I look forward to diving deep into the major lessons in the minor prophets over the next several weeks, but in preparation for that let me give you 3 overarching lessons for all Bible studies:

  1. Christianity is rooted in history. The Bible is a historical record of real people, saying and doing real things in real places in the world. It’s not a collection of fables, myths, or legends. 
  2. We need to study the whole counsel of God’s Word. All of Scripture is interdependent on all the other parts of Scripture, and every part reinforces and amplifies every other part. Don’t limit your Bible reading to just one or two parts.
  3. Looking back in wonder and gratitude builds faith for today and hope for tomorrow. When we see what God has done in the past, and we realize that He is still the same God today, it builds our faith for today. And when our faith today is strengthened, it gives us a bright hope for tomorrow. 

I look forward to having you join me on this journey of discovery through the minor prophets! 

Major Lessons From Minor Prophets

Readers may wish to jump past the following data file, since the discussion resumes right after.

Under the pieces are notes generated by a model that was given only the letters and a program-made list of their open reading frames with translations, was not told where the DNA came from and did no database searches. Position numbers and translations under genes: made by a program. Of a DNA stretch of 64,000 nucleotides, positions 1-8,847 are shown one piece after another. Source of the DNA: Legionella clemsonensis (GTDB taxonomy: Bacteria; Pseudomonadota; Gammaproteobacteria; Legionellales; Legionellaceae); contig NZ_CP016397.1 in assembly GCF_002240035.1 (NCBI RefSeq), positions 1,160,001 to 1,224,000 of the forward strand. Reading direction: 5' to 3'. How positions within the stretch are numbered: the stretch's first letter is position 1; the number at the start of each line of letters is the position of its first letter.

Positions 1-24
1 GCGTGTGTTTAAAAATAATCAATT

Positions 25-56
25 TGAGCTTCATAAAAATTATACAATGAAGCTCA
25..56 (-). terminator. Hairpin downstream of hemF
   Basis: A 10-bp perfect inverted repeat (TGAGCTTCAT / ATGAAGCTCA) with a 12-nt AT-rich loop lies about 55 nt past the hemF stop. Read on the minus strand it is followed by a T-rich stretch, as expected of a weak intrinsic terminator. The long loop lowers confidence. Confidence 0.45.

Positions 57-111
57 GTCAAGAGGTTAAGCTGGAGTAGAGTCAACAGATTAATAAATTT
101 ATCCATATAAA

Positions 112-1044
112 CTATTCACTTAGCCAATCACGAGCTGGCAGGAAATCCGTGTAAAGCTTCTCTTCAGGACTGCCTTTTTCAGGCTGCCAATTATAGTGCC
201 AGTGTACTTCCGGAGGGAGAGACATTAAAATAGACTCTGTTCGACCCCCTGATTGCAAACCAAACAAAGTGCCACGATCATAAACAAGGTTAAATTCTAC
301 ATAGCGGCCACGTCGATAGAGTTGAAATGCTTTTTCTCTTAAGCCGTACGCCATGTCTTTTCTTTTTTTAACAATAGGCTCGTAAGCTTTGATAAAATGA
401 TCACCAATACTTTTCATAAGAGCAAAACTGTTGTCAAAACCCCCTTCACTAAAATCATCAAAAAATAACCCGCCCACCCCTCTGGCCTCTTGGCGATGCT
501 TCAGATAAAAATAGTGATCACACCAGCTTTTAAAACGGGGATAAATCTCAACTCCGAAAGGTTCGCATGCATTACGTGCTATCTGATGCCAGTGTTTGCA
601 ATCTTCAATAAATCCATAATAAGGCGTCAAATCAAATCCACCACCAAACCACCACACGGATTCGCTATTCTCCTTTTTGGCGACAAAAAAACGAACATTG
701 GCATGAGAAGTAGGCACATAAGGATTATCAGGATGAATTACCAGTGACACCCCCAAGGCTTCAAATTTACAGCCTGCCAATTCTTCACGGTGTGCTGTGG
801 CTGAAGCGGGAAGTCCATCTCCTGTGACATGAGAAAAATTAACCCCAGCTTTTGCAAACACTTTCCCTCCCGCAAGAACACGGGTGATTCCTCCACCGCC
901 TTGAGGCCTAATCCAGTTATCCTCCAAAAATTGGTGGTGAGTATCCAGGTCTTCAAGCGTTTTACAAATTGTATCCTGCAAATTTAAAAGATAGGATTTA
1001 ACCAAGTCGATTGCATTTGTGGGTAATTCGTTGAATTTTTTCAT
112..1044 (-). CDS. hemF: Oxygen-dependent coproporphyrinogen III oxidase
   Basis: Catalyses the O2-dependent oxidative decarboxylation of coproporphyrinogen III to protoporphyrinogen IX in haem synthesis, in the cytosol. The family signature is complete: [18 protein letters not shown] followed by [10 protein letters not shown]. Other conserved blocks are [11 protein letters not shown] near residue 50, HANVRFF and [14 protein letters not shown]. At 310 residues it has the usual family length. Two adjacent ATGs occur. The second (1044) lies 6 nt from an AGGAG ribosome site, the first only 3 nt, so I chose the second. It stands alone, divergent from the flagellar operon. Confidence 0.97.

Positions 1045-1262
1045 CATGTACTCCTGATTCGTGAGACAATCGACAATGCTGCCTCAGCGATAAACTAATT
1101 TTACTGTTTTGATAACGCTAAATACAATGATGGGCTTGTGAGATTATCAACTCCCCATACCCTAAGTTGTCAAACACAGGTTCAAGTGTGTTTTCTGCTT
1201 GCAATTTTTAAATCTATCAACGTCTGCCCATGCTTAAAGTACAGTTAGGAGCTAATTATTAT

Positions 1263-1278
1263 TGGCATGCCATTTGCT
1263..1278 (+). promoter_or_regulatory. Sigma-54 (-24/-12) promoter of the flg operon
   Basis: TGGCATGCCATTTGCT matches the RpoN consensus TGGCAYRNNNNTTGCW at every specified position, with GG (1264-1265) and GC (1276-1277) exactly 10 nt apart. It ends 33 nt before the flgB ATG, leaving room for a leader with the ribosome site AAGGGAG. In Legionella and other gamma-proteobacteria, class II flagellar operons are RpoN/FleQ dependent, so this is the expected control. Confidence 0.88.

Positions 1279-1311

Sometimes the naming of things gives us an inaccurate picture of the thing being named. For instance, many people think the “old” in Old Testament means outdated or perhaps updated by the “new” in the New Testament. When in fact, both Testaments are needed to give us the full picture of God’s love and glory. 

A similar thing happens with the headings “major prophets” and “minor prophets.” It makes it sound like the major prophets have something major to say to us, while we could take or leave the minor messages of the minor prophets. 

In reality, they were given these headings simply because of the volume of writing—the five major prophets consist of 182 chapters, whereas the 12 minor prophets only have 67 chapters. The volume of their writing may be minor, but their content carries major messages of meteoric power! 

Join me this Sunday as we begin a new series learning major lessons from minor prophets. We would love to have you join us in person, but you can also tune in to our Facebook Live broadcasts.